general complaints home improvements

pleeeeeease, can I dry my hair in the baaaaaathrooooooom?

We’re coming up on the 3-year house anniversary.  And it’s been 3 years of drying my hair in the hallway.  Because the bathroom outlets don’t work.

They managed to pass inspection just fine – but somewhere between the inspection and my first attempt at drying my hair, they stopped working.  Granted, I blow dry my hair about once every 2 months, so who knows how long it was after we moved in that I discovered it.  Who knows what may have happened.  Malicious sellers?  Careless cable or direct tv installers?  Or maybe my 1875-watt monster of a hair dry made the wires asplode.

So as part of the bathroom remodel, we negotiated in that they would fix the outlet and put in a GFI.  Because it had no such protections.

The electrician is here now, and informed me that the … wire? … is only for 15 amps, not 20 amps as is standard these days for bathrooms.  

He has discovered that our GFI is in the basement utility room.  When it is not tripped, the utility room, porch outlet, and two bathrooms work.  The backyard outlet (never even knew we had one …) and the upstairs bathrooms never work ….

The electrician is going to steal power from the upstairs hall, feed it to the guest bath, and use that to power the master bath.  (With GFI protections, of course.)  He can’t upgrade the wire without tearing up all the walls through the entire house, so I’ll be stuck with a wimpy 15 amps.  That probably won’t power my one-true-love of a hair dryer.  But – at least the husband will be able to shave in the bathroom …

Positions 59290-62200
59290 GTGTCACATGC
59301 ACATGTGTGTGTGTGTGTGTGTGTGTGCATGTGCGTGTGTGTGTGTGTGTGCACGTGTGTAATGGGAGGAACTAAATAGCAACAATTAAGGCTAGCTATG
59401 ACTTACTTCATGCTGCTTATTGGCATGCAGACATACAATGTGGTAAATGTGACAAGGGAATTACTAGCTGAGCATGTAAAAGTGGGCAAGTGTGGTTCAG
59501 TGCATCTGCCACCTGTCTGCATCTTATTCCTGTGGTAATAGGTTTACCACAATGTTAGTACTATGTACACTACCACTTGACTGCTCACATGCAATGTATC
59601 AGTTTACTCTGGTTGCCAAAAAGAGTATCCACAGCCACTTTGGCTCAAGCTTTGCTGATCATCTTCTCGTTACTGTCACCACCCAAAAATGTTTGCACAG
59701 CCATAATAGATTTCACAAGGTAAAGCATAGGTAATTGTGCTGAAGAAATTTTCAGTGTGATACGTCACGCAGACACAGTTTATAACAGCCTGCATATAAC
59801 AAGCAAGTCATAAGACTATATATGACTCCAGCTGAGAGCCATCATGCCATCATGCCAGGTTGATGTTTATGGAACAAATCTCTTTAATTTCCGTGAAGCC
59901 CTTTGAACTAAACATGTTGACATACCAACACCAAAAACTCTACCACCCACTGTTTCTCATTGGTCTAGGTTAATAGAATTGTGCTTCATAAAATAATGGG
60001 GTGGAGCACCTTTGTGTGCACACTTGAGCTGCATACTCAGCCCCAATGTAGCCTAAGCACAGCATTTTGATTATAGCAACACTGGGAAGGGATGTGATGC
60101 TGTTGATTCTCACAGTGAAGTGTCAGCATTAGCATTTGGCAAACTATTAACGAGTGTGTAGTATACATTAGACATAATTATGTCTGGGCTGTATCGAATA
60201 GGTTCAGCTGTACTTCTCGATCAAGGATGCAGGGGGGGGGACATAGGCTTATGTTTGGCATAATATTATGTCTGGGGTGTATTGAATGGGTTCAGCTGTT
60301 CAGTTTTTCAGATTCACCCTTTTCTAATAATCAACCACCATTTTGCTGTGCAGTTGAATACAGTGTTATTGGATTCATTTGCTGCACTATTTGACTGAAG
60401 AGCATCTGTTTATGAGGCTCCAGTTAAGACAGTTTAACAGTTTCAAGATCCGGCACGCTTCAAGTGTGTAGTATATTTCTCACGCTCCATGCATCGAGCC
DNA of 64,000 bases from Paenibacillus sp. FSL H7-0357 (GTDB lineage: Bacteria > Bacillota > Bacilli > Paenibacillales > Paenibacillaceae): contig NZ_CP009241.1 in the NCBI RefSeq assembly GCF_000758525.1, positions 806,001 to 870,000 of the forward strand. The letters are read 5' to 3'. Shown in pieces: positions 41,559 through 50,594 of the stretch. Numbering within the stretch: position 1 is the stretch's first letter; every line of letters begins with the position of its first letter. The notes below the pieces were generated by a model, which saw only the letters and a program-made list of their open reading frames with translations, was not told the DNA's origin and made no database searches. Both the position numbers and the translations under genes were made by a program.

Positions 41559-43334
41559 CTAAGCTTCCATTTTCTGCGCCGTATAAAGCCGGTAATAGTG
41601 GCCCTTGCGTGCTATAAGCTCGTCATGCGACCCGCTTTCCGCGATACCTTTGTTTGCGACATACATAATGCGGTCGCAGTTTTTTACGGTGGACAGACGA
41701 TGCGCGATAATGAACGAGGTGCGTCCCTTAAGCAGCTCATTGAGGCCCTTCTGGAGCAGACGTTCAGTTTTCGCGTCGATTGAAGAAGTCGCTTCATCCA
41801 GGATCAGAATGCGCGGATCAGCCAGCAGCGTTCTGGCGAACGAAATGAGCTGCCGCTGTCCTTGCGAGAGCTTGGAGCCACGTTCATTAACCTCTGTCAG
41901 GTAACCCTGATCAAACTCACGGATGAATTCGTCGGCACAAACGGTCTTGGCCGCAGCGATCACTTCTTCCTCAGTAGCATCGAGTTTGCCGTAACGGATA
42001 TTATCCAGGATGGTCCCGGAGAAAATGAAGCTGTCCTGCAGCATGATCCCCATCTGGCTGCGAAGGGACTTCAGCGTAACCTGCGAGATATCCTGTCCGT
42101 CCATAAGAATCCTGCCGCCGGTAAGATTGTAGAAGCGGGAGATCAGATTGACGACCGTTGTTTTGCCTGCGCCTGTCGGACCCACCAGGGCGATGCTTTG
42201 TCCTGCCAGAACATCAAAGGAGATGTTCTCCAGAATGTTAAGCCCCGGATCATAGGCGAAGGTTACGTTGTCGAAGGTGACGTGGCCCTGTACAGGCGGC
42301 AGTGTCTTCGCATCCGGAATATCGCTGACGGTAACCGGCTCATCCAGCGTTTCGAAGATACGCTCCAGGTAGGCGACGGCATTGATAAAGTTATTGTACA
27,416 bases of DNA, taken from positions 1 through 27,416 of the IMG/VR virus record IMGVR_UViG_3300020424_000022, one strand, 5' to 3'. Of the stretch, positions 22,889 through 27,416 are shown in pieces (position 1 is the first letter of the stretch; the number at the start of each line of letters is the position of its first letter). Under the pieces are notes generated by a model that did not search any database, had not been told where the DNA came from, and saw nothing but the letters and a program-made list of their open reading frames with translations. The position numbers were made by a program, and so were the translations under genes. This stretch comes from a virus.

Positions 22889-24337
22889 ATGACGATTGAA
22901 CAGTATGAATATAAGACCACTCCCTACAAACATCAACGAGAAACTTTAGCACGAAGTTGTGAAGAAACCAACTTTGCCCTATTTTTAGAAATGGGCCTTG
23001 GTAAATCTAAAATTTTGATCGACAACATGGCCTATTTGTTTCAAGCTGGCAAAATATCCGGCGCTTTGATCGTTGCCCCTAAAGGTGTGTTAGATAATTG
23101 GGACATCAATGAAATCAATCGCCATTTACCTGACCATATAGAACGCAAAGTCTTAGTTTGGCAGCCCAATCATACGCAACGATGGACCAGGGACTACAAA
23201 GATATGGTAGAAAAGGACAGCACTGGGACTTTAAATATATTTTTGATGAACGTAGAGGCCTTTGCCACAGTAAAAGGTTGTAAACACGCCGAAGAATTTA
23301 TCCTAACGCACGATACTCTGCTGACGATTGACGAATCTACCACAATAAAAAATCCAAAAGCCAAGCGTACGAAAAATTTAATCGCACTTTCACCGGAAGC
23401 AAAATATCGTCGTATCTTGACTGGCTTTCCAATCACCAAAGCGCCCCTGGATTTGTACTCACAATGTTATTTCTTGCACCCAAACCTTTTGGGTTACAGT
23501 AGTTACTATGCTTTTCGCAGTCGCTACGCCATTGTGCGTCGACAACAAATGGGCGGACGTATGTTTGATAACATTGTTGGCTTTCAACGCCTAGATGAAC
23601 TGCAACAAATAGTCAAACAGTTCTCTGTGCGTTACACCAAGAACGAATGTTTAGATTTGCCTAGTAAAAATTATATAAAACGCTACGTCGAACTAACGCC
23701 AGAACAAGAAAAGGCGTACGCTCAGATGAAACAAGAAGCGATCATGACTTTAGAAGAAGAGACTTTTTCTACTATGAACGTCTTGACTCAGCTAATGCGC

5 replies on “pleeeeeease, can I dry my hair in the baaaaaathrooooooom?”

I thinks the old owner paid off the inspection man. Or somethin like that.

watts = amps x volts. do the math. 15a x 120v =1800w. and a 15 amp breaker is only good for 80% continuous (thats 12a or 1440w). sorry

Wait, what?!? I’m supposed to spend 15 minutes with a wimpy hair dryer? Hmm, think I’ll stick with my monster that takes a minute and a half … Will anything bad happen?

the electrical code is made with over protection. #14 wire on a 15 amp breaker. keeps the wire from getting hot enough to burn the wood in the walls or melt the insulation on the wire. breakers will trip instantaneously on a short circuit and anywhere from 10 min to 2 min on an 80% load to a 300% load and getting faster with more load. two mechanisms-a magnetic and a thermal. but small (residential) type breakers tend to fail by tripping faster and faster. the more they get tripped the faster they trip. but that would take lots of trips-a couple a day?-for months.

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